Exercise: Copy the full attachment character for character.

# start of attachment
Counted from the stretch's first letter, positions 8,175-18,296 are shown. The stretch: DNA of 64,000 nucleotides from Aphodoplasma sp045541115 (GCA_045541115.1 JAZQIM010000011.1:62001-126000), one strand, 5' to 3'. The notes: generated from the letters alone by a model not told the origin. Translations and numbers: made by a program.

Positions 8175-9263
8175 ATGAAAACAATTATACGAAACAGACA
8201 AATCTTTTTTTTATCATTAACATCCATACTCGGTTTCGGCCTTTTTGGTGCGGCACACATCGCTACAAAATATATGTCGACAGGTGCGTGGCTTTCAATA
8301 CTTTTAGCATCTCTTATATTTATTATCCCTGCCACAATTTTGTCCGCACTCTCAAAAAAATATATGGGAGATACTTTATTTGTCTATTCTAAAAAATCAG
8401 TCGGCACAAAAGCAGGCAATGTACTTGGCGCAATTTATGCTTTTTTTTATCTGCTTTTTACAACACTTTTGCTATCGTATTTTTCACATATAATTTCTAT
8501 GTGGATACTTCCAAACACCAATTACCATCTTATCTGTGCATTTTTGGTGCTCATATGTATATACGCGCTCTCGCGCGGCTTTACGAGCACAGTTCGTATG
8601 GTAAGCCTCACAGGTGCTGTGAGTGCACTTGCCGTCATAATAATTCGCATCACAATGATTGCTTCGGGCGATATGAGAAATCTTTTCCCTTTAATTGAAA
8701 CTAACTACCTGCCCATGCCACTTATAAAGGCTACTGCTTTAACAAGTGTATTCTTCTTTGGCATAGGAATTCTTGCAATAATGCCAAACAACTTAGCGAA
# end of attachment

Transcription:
Counted from the stretch's first letter, positions 8,175-18,296 are shown. The stretch: DNA of 64,000 nucleotides from Aphodoplasma sp045541115 (GCA_045541115.1 JAZQIM010000011.1:62001-126000), one strand, 5' to 3'. The notes: generated from the letters alone by a model not told the origin. Translations and numbers: made by a program.

Positions 8175-9263
8175 ATGAAAACAATTATACGAAACAGACA
8201 AATCTTTTTTTTATCATTAACATCCATACTCGGTTTCGGCCTTTTTGGTGCGGCACACATCGCTACAAAATATATGTCGACAGGTGCGTGGCTTTCAATA
8301 CTTTTAGCATCTCTTATATTTATTATCCCTGCCACAATTTTGTCCGCACTCTCAAAAAAATATATGGGAGATACTTTATTTGTCTATTCTAAAAAATCAG
8401 TCGGCACAAAAGCAGGCAATGTACTTGGCGCAATTTATGCTTTTTTTTATCTGCTTTTTACAACACTTTTGCTATCGTATTTTTCACATATAATTTCTAT
8501 GTGGATACTTCCAAACACCAATTACCATCTTATCTGTGCATTTTTGGTGCTCATATGTATATACGCGCTCTCGCGCGGCTTTACGAGCACAGTTCGTATG
8601 GTAAGCCTCACAGGTGCTGTGAGTGCACTTGCCGTCATAATAATTCGCATCACAATGATTGCTTCGGGCGATATGAGAAATCTTTTCCCTTTAATTGAAA
8701 CTAACTACCTGCCCATGCCACTTATAAAGGCTACTGCTTTAACAAGTGTATTCTTCTTTGGCATAGGAATTCTTGCAATAATGCCAAACAACTTAGCGAA